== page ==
Conway explains that in order for this project to be sustainable, they are going to need outside investment. The fellowship isn’t concerned with fast growth, but it wants to ensure that this endeavour leads to more funding opportunities for the fellows. With this in mind, the team is pausing before recruiting the next cohort of fellows and developing a robust donor organizing program.
New Orleans and the Importance of the South
In partnership with the Grantmakers for Southern Progress, the National Committee for Responsive Philanthropy reports that from 2010-2014, the U.S. South received $41 in foundation funding per person, compared to the national funding rate of $451 per person, with 16 percent of the $55 million given by foundations in that timeframe for community organizing.
Conway explains that moving to New Orleans as a white woman in philanthropy post-Hurricane Katrina was fraught. She set out to build relationships with Black organizers and learn more about how philanthropy really functioned in the city. In this process, she met Shana M. griffin* (now one of the fellows) whose work about New Orleans greatly influenced her consciousness. Conway learned about the interconnected histories of violence in the city—indigenous genocide, slavery, and systemic racial and gender economic marginalization—along with the lack of power-building philanthropic investment in the South.
New Orleans, and other cities and towns across the Alabama Black Belt and Mississippi Delta, are expected to suffer the worst economic impacts of climate change in the U.S. In August 2005, Hurricane Katrina hit New Orleans disproportionately devastating Black communities. For centuries, Black, Native, and marginalized Southerners of color have implemented robust strategies for resilience, especially those residing closest to fragile wetlands and coastal plains. However, “grassroots groups and groups led by people of color are often not included in discussions about disaster recovery.”
Inside Cross-Class Organizing
Conway and kai lumumba barrow met in New Orleans in 2015 while working on barrow’s citywide art installation marking the 10th anniversary of Hurricane Katrina. They became friends and eventually barrow asked Conway for a donation to Gallery of the Streets, the art and activism network founded by barrow to produce community-driven, public art projects. Although we were friends and collaborators,” barrow explains, “the ‘ask’ is uncomfortable territory.”
“There are so many reasons why it was weird for me—race, class, gender—asking someone younger than me for money.” barrow explains that in order to rise above the discomfort, both she and Conway have had to engage in deep learning about power and be really vulnerable. Through building trust over the years, barrow has been able to view their relationship “contextualized in the history of abolition.”
what Weavers offers is a way for people to be engaged in an active transformative process that allows them to see and materialize a possibility for something else. For wealthy white folks they can say to themselves “I’m a part of transforming a world that my people contributed to jacking up.”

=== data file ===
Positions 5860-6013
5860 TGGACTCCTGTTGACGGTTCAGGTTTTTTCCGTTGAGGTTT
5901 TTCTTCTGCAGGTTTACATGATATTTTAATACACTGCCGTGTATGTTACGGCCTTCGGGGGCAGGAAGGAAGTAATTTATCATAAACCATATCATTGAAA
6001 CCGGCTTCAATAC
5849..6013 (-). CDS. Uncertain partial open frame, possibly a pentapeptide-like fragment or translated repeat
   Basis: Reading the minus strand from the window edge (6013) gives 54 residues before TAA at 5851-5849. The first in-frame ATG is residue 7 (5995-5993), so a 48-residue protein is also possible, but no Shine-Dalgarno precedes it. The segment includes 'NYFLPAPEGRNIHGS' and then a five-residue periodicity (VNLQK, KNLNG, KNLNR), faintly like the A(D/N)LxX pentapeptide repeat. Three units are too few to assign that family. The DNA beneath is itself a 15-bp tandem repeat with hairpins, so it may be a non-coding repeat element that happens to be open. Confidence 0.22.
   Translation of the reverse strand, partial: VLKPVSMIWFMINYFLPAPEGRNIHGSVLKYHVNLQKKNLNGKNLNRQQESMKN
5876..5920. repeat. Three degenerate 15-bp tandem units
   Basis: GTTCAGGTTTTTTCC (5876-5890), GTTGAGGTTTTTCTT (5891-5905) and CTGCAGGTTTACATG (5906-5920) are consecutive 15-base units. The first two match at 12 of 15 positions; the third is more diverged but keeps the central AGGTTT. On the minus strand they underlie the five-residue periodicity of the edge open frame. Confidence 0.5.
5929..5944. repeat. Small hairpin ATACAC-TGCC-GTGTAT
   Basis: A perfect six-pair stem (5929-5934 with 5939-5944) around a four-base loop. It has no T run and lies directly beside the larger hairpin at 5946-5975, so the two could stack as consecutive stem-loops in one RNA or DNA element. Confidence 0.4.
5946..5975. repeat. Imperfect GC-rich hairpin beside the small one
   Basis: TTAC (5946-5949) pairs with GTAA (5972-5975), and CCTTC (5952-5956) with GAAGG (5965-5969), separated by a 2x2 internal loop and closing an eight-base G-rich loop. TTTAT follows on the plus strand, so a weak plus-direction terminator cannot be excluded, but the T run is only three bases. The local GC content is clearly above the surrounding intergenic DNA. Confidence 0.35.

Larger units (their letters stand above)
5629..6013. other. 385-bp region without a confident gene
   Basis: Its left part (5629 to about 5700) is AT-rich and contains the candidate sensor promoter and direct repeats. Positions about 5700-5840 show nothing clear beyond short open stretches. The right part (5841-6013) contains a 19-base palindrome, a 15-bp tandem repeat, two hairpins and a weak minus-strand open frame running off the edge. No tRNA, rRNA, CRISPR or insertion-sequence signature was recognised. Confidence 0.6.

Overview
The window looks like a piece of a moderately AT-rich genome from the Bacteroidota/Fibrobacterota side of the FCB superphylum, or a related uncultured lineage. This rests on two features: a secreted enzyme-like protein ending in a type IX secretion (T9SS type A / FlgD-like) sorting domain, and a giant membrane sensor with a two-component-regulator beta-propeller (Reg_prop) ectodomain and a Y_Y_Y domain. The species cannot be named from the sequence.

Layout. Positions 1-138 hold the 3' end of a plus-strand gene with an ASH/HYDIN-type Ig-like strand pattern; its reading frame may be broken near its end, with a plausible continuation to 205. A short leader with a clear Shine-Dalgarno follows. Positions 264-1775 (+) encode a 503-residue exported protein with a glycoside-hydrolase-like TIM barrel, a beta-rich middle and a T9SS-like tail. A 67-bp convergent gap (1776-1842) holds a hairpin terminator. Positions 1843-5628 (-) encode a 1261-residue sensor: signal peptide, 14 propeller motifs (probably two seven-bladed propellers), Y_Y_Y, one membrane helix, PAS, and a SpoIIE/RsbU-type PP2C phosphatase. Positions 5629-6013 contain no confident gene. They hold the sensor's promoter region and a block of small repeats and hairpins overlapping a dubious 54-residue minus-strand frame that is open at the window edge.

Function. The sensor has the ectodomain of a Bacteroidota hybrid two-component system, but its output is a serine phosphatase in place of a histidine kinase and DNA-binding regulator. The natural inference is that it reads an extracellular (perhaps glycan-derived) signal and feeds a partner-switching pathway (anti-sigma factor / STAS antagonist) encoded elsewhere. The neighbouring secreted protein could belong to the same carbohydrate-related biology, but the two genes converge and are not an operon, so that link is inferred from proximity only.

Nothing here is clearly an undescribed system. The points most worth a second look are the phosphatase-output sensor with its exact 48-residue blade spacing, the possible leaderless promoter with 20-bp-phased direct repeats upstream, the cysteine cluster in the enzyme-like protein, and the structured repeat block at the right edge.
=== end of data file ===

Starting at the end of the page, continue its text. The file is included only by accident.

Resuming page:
Moreland agrees. She describes how Astraea (and many other groups) lose donors all the time because they don’t see themselves as imperative to the movement. “We need donor cohorts that are multi-class, interracial, and intergenerational who share the dreams of the communities they are moving money to. These relationships must be rooted in trust and reciprocity.”
A Challenge to Philanthropy
La Tonya Green describes the fellowship as an invitation “to be your authentic self, in its beauty and in its messiness. There’s an expectation to be a certain way because of what [white supremacy] culture can tolerate. Not here.”
This same ethos can be found in how Weavers thinks about impact. Green explains that because they are not a big institution, they have more flexibility in terms of experimentation. They do want to understand their effectiveness, but outside of any conventional metrics. “It’s based on every individual. We’re asking them what their impact is. We do a lot of asking and a lot of listening.”
It’s difficult to place the Weavers Fellowship in the funding landscape or gauge it’s likely impact on the philanthropy sector. But while the fellowship is still in its infancy and its future is unknown, its unconventional elements deserve attention—including how fellows are not siloed as activists or artists, and how donor organizing and transforming philanthropy are among its explicit intentions.
Drawing inspiration from Black feminists, the fellowship invites not just the philanthropic sector to go inward, but the human beings that make up philanthropy to reckon with their trauma, focus on healing, and do this work in community.
The Weavers Fellowship offers a window into emerging efforts to radically reform philanthropy. Witnessing its staying power will be revealing for the field.
*Shana M. griffin and kai lumumba barrow use lower case letters in the spelling of their names.